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Virtual IP question

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Marco A.
Esteemed Contributor

Virtual IP question

Hi Guys,

I would like to know if you have an idea on how to do the following.

Basically, I have 2 11.11s, but I would like them to run the same application (just access), I would like to add some redundancy having any kind of "active/passive" IP address.

Is that possible with virtual IP? keep one "on-hold" while the other one is running.

btw - both are connected to the same switch, same vlan.

Best regards,

Just unplug and plug in again ....
5 REPLIES
Taurian
Valued Contributor
Solution

Re: Virtual IP question


Hi Marco,

Sure you can do that, but there are lots of things to consider. Of course with HP Serviceguard, all of this can be automated.

You can easily move your virtual IP from one node to the other. The issue is with the application data.

Is your application data on a shared storage? If not, then keeping updated copy of the data on both nodes might be bit of a pain.

If it is on shared storage then also you have things to consider, like VG activation/deactivation, FS unmounting/mounting, IP relocation, etc, etc.

You can experiment with all of that. Or you can make your life easier by asking your company to invest in HP Serviceguard.

Hope that helps,

Regards,
Taurian.
Jose Mosquera
Honored Contributor

Re: Virtual IP question

Hi Marco,

As Taurian said, you must have a lot of considerations, and ServiceGuard is a solid and reliable product that helps you, of course you need some bucks to install it.

>>Is that possible with virtual IP? keep one "on-hold" while the other one is running.<<

Basically the concept is simple, you must have in each node (active and passive) an IP base, IP-based it must belong to the same network. Now is when it appears the concept of floating IP, as its name implies is to be moved between nodes when a fault occurs. This floating IP is the key, all your connections users must go against this IP.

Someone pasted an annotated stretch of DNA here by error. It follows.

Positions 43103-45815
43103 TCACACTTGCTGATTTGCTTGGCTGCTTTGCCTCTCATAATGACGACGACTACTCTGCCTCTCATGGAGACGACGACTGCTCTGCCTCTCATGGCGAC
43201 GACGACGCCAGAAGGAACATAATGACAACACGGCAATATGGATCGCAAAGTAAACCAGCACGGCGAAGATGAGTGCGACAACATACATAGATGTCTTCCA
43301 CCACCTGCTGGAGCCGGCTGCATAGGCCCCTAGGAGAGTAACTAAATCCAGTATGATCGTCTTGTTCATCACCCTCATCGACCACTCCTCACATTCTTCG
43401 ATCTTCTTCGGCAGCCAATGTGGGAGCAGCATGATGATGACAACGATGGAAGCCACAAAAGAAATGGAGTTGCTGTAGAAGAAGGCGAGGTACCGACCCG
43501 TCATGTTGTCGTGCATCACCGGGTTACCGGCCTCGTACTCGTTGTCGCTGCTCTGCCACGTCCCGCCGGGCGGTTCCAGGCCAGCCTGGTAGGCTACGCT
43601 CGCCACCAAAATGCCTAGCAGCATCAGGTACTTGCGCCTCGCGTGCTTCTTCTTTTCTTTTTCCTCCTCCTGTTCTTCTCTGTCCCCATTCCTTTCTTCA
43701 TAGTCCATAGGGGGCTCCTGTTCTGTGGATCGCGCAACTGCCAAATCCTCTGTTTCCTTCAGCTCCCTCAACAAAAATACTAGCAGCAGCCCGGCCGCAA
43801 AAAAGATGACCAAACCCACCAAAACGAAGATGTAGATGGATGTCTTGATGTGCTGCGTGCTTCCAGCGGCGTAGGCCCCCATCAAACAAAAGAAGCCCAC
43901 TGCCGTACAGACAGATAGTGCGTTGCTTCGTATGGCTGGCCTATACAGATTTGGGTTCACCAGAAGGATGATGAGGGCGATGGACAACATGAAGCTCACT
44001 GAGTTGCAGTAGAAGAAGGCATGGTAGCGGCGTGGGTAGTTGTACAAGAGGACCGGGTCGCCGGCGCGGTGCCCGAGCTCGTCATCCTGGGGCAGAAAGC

Please supose this scenario:
nodeA/>ifconfig lan0
lan0: flags=843
inet 10.8.8.100 netmask ffffff00 broadcast 10.8.8.255


nodeB/>ifconfig lan0
lan0: flags=843
inet 10.8.8.101 netmask ffffff00 broadcast 10.8.8.255

Then you define a floating IP (Key) 10.8.8.102

This floating IP overlap on the base IP of the suitable node, you must first be in "nodeA" for this run:
nodeA/>ifconfig lan0:1 10.8.8.102

At this point you already get connectivity to the "node" through the floating IP (10.8.8.102). This assignment is volatile, if the node goes down the floating IP go away too. To retrieve the connection to the node "NodeB" should run the same command above:
nodeB/>ifconfig lan0:1 10.8.8.102

To manually deallocate a node floating IP:
nodeA/>ifconfig lan0:1 0

>>btw - both are connected to the same switch, same vlan.<<

You should design with your communications staff a redundancy strategy to ensure the access to hosts through various network elements.

Rgds.
Marco A.
Esteemed Contributor

Re: Virtual IP question

Thanks Jose,

It is what I am looking for.

Basically this non-critical service is connecting to a DB, and this should be up and running maybe ... all the time, so I was thinking in something cheap and easy, and this seems to be the solution.

Look.

SERVER1 (active) ----+
|-----SWITCH(vid100)
SERVER2 (passive)----+

So I will be pinging the main server from the server2, if I don't receive response from that server I will deallocate the ip from the server1 and allocate it in the server2 with an script.

Marco

Just unplug and plug in again ....
Mel Burslan
Honored Contributor

Re: Virtual IP question

what you are trying to do is the poor man's serviceguard.

I have not done this myself but there is a linux distribution called Freesco (as in resemblance to words Free Cisco) and as far as I know, it is capable of performing basic router functions. All you are asking is configuring a simple redirector. It should not be a problem, provided you have one interface (or two if you have) for the outgoing connections and one for the incoming connection. Should be pretty cheap intel/amd x86 server that can best serve your purpose.

Of course if you want to reinvent the wheel and write a set of scripts which cros checks ping connectivity on each server and redirect incoming packets from one server to the other, you sure can do that but then the question is, do you have that much spare time to devote to it ? If it is a production application, you can not tolerate a sloppy job scripting, which fails often. Good (opposite of sloppy) scripts are hard to come by and and even harder to author.

My 2 cents.
________________________________
UNIX because I majored in cryptology...
Viktor Balogh
Honored Contributor

Re: Virtual IP question

> If it is a production application, you can not tolerate a sloppy job scripting, which fails often.

Not to mention the responsibility of the script writer for this whole thing to work. If you ask me, I would stick to Serviceguard as that way my ass would be covered by a support from a vendor.
****
Unix operates with beer.